Friday, January 30, 2009

Academy of Holy Angels Decides not to Honor Pro-abortion Politician

This should not be news. A Catholic institution acting Catholic ought not be particularly noteworthy. Of course, it never should have gotten that far in the first place.

In a story I alluded to last week, the Academy of Holy Angels in Richfield was set to induct State Rep. and gubernatorial candidate, Paul Thissen (D-Minneapolis), into its Activities Hall of Fame, until the school was faced with the fact that Mr. Thissen has an impeccable legislative record on abortion, to the point of earning a rating of "zero" from Minnesota Citizens Concerned for Life heading into last fall's election.

The administration explained its decision in an e-mail to some of its financial supporters prior to the story appearing in the media:
As you may know, Paul Thissen, Academy of Holy Angels (AHA) class of 1985, was nominated for induction into the AHA Activities Hall of Fame this year. ...

[T]he nominating committee was not aware of Mr. Thissen’s voting record in the Minnesota Legislature regarding pro-abortion issues. As a result of Mr. Thissen's public position to actively suport [sic] pro-abortion issues, AHA has chosen not to include him among this year’s inductees to the AHA Activities Hall of Fame. We have done so, not because we do not appreciate his past achievements, but because we cannot endorse his legislative actions relating to abortion. Mr. Thissen’s legislative voting record is in conflict with the teachings of the Catholic Church, as explained by the United States Conference of Catholic Bishops in their Statement on Catholics in Political Life.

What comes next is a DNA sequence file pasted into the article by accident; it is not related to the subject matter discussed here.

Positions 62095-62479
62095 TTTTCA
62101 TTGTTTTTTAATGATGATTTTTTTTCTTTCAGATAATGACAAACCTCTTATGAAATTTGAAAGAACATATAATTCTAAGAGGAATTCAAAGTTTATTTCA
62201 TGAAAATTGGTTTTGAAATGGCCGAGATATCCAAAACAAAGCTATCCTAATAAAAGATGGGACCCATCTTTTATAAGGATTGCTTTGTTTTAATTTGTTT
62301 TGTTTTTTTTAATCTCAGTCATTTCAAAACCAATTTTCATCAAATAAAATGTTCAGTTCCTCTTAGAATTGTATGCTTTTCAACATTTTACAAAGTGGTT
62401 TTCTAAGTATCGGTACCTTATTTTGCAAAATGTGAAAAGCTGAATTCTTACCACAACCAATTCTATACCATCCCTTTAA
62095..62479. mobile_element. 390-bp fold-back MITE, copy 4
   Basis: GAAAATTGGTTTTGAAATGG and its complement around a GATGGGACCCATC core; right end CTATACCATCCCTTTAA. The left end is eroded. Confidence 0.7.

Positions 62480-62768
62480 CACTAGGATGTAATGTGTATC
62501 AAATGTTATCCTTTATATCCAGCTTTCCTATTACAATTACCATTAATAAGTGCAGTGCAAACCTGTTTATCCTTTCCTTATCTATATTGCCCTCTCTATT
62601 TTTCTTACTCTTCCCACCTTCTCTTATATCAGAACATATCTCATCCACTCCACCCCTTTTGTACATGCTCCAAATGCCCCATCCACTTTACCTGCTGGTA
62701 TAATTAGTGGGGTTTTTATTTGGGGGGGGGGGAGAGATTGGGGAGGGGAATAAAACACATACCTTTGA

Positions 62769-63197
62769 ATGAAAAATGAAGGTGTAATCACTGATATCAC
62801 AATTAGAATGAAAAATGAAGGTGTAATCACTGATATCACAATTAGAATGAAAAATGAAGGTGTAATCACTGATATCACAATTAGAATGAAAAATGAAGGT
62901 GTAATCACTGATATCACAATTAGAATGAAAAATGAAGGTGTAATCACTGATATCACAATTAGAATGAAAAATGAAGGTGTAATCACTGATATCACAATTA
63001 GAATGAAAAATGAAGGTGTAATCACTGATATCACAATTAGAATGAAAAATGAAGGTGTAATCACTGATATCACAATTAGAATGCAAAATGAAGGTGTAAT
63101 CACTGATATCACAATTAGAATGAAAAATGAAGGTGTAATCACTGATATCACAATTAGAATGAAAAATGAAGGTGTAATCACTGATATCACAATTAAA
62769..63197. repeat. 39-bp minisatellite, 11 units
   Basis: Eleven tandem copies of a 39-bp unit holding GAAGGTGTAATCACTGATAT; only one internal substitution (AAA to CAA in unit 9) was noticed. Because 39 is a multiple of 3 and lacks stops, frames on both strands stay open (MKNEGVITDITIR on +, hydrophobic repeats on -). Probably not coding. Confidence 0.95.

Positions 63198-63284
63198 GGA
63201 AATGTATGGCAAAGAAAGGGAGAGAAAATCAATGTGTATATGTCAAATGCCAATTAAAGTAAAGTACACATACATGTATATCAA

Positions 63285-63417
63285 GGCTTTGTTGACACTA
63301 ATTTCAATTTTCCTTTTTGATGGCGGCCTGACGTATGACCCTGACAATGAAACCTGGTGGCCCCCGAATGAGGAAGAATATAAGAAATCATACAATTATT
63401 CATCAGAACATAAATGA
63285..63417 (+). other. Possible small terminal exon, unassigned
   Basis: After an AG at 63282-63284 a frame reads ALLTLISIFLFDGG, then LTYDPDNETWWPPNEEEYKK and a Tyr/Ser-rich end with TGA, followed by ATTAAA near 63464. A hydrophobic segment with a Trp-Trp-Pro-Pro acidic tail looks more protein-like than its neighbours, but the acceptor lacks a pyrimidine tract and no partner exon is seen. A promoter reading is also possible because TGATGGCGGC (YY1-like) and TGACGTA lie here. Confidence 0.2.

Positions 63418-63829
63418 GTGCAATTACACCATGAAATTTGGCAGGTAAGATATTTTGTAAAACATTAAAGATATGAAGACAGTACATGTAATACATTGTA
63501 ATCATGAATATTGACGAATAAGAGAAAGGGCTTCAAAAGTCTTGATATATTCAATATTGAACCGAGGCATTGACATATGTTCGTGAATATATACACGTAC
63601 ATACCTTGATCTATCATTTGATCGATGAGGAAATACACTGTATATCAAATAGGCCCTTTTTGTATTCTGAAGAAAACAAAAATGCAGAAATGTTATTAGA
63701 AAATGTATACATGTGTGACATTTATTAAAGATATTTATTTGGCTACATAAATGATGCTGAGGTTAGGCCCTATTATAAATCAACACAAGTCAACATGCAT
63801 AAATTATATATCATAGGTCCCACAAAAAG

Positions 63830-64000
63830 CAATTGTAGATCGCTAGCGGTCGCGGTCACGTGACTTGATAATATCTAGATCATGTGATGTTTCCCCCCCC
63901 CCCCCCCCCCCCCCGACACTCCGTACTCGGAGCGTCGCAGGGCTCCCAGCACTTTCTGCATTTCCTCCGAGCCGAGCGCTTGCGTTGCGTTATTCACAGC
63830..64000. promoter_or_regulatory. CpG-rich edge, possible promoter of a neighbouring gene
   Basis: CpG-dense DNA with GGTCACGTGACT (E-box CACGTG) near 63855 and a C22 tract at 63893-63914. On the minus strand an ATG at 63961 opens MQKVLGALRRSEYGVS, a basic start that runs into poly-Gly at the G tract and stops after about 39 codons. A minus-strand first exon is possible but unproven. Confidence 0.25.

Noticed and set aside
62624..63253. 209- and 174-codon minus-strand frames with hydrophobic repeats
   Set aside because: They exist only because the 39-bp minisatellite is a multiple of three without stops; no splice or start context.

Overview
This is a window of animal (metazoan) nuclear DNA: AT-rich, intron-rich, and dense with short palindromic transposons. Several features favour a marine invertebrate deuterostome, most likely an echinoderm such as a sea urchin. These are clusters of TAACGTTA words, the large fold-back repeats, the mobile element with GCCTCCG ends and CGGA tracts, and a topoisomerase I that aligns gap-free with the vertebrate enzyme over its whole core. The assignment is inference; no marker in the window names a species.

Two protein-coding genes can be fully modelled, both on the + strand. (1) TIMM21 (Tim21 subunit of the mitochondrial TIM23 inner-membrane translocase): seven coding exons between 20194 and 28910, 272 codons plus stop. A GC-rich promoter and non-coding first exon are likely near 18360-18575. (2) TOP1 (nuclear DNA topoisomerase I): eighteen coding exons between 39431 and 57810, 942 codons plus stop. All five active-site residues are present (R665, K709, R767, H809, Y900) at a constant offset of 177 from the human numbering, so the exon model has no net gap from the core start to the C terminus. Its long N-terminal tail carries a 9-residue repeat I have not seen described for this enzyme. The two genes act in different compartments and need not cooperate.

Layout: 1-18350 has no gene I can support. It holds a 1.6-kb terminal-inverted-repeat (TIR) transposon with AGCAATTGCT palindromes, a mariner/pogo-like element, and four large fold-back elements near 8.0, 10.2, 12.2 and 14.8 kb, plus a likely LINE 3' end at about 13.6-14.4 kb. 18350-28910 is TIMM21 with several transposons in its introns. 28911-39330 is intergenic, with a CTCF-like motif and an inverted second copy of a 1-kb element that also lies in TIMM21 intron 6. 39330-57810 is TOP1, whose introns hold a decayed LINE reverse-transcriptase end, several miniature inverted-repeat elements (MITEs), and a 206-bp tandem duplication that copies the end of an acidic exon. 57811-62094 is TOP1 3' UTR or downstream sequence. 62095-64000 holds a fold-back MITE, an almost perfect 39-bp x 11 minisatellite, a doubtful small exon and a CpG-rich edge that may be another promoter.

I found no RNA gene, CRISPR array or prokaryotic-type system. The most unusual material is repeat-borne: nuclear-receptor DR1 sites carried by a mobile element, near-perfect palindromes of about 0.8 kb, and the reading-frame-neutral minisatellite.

The Statement says of those in political office, "The Catholic community and Catholic institutions should not honor those who act in defiance of our fundamental moral principles. They should not be given awards, honors or platforms which would suggest support for their actions."
As an AHA alumnus, donor, and parent of two current and five future students, I am relieved by the school's action, but there is no cause for joy here.

Paul and I are old friends, going back to first grade. When he was earning all-conference honors as a receiver our senior year, I was the quarterback. For all his gifts, I was surprised and disappointed when he first ran for office to find him opposite science, natural law, and the teaching of the Church in which we grew up together.

Now that he offers the standard Cafeteria Catholic fare as his defense, I am having a hard time hearing anything other than a smarmy politician:
I had imagined that the high school I attended -- the institution that taught me the importance of social justice in Minnesota -- would have valued and been honored by that work. ...

When I heard about this, I really was disappointed, not so much because of the award, but because the award was for something that had nothing to with my position on giving women the choice of what to do during a pregnancy.
Well, there is always Reason for Hope #5: For God, all things are possible.

Tuesday, January 27, 2009

Is it Immoral to Google Bomb President Obama?

Memorial of St. Angela Merici